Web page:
WL-WV robotics teams carve out space to excel

The phrase “hands-on learning” used to refer primarily to specialized classrooms for the study of home economics, auto mechanics, woodworking and the like.

by: SPOKESMAN PHOTO: JOSH KULLA - Wilsonville High School freshman Kjel Petterson-Willey, right, and Adrian Shotola-Hardt work with other members on Team 1425's robot at a recent evening practice session in the high school cafeteria, one of several makeshift spaces the team uses to prepare for competitions. These days, with a renewed focus on educating students in science, technology, engineering and mathematics (STEM), hands-on learning now often refers to activities like designing and operating robots, creating scientific inquiry projects and conducting engineering experiments like those on display at recent district-sponsored science fairs.

West Linn and Wilsonville’s high school robotics team, FIRST Team 1425, more commonly referred to as Error Code Xero, will soon host a vivid display of the hands-on learning valued in school districts like WL-WV. This weekend, 32 robotics teams from around the region will gather at Wilsonville High School, where Error Code Xero will host a two-day regional robotics competition.

Judging by the interest in robotics at primary and middle schools, the high school robotics team is poised to grow in upcoming years. The question is: Will the team find space to grow into?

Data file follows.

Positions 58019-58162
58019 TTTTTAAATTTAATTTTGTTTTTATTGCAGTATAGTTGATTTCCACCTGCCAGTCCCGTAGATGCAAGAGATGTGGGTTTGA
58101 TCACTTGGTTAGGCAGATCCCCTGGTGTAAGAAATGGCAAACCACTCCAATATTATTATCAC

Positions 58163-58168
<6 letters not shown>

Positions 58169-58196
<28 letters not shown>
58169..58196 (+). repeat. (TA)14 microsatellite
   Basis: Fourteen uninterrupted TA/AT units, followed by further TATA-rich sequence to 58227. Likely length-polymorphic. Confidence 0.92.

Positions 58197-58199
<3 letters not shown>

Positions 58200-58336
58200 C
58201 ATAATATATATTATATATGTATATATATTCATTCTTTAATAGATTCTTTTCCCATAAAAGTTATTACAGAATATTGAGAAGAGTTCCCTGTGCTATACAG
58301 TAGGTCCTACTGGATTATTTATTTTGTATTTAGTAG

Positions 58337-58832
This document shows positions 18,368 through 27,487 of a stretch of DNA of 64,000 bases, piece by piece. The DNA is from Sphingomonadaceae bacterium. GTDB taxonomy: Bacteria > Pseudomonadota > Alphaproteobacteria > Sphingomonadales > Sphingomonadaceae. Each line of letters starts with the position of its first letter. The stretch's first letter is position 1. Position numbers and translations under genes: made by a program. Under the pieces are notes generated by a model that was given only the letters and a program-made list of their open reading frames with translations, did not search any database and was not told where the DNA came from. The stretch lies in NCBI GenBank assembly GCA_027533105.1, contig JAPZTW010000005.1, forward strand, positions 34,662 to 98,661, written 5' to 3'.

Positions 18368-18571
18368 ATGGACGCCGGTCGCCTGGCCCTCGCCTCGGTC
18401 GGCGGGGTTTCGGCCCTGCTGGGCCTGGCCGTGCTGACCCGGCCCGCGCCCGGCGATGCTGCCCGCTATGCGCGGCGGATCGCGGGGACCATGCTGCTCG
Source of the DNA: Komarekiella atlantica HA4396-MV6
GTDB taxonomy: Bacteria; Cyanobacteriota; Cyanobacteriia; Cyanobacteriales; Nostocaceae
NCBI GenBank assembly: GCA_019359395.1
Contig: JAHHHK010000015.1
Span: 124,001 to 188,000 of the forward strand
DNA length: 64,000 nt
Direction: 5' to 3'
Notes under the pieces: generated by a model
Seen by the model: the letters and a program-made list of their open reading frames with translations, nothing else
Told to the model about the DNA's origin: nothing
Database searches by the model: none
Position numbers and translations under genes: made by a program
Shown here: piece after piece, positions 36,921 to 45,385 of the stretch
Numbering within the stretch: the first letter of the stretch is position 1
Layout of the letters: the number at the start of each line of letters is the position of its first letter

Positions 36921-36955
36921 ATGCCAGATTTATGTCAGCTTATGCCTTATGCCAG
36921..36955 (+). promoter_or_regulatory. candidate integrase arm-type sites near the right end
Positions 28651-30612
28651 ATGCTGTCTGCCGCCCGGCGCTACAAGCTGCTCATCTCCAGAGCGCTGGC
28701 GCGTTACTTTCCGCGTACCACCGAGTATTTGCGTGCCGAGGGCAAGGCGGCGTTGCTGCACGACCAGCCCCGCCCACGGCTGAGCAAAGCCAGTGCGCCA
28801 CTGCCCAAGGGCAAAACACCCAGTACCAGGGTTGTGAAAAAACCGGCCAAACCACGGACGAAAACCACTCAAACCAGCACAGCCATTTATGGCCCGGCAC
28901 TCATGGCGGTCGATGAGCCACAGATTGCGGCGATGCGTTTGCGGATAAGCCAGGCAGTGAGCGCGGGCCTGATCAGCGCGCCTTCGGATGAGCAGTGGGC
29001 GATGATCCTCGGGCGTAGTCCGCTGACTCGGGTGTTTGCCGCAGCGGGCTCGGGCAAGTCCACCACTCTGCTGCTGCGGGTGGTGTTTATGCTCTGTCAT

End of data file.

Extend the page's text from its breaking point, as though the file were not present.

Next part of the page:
“When I went out and surveyed our principals a year ago about how they’re using their buildings, I was surprised by how many schools have some types of robotics programs,” WL-WV Director of Operations Tim Woodley said.

Woodley said parents and group advisers frequently approach him to ask for space in schools for their teams and clubs to meet.

“Over the years, as a growing district, we pretty much use all our space, and to dedicate it for that purpose is hard to do,” he said.

Currently in its 10th year, the district’s high school team is one of the oldest robotics groups in the district and has access to team space at Wilsonville High School.

by: SPOKESMAN PHOTO: JOSH KULLA - This small, crowded storage room in the Wilsonville High School cafeteria is the home of the schools robotics team and equipment - even the to-do list (bottom left). “They have a mature robotics team, and they get to use space in the building. But that’s the only place,” Woodley said. “We do have some classrooms at the middle school level that support robotics, but at the classroom level. Some schools have made a spot, but it’s not been universal.”

Superintendent Bill Rhoades used a sports analogy to describe the growing need for space.

“What has been happening is that we’ve had way more kids involved in robotics and the notion of designing using technology and science to engineer,” he said. “So there’s been this huge increase in the need for space for them to do it. Just like when you have more kids playing baseball, you need more baseball space. What are the playgrounds, what are the spaces?”

One possibility is establishing “maker spaces” suitable for STEM experimentation. The idea was discussed at the school district’s bond summit, held Feb. 22. At the summit, community members gathered to discuss the district’s capital improvement needs and to weigh in on the possibility of putting a capital improvement bond on the ballot this year.

If the school board decides to put a bond in front of voters — and if voters approve it — creating those “maker” or “garage” spaces will become easier.

“When I think of a new middle school on Advance Road, where you’re going to start from scratch, I can well imagine, like, six garage spaces off a larger room,” Woodley said. “It would be very flexible.”